‘It’s Hiroshima,’ Tibbets announced to the crew through the intercom. The long night’s flight was over. Now, the months of intense training and the realization that this mission was itself historic in nature brought them all to a new level of anticipation. Each man aboard Enola Gay was there for a specific purpose; each a specialist in his field. Thirty-five minutes later and within sight of the city, Colonel Tibbets set his course for the bomb run.
As they approached from the east, Tibbets’ group bombardier, Major Tom Ferebee, took control of the aircraft, piloting from the bomb bay, and manoeuvred the M-9B Norden bombsight, the most advanced of its kind ever constructed, into position. The target was the Aioi Bridge, so chosen because it was so easily recognized from aerial photographs, forming a perfect T-shape with the Ota River. Just minutes before release, Ferebee could see the city’s suburbs appear beneath him as he made a slight adjustment to his delivery angle to compensate for the wind. At 8.15am local time, he flipped the switch that released ‘Little boy’,a 9000lb uranium bomb, the first ever constructed, from the pneumatically operated bomb bay doors of Enola Gay.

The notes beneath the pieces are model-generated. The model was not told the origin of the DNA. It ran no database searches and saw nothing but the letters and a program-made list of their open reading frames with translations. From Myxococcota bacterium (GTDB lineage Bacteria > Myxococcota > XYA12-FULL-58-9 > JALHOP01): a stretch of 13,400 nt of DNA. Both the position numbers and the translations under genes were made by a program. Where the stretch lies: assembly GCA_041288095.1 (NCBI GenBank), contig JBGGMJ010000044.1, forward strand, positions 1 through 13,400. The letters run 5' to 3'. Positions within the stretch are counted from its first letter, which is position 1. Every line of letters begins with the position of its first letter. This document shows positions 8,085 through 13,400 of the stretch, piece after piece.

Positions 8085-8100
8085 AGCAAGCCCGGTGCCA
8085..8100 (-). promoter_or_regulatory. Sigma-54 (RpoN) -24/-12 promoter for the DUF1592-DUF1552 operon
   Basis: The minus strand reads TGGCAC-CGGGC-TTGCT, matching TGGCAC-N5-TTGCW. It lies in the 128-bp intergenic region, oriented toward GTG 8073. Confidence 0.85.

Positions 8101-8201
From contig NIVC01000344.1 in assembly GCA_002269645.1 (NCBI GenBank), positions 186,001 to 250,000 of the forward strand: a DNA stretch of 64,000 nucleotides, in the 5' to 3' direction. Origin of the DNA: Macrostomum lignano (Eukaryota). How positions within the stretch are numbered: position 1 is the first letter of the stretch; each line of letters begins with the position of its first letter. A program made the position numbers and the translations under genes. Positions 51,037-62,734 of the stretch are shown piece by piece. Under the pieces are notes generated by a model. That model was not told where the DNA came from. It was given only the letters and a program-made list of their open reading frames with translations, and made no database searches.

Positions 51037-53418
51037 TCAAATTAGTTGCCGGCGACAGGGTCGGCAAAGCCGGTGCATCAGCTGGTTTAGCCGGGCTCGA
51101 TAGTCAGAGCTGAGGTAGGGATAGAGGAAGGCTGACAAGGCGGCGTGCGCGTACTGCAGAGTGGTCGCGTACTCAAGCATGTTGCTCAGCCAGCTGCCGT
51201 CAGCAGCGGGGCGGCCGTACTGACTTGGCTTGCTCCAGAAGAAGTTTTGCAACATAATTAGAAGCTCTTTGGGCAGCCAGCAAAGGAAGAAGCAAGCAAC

Three minutes earlier, in the hills east of Hiroshima, the lookout at the Matsunaga monitoring post reported three high flying aircraft tracking west toward the city. One minute later, the air raid warning centre at Saijo confirmed the sighting and telephoned the communication centre in the bunker underneath Hiroshima Castle. From there a frantic attempt by a schoolgirl in the bunker to relay the sighting to the local radio station, in an attempt to warn people to seek shelter, was too late.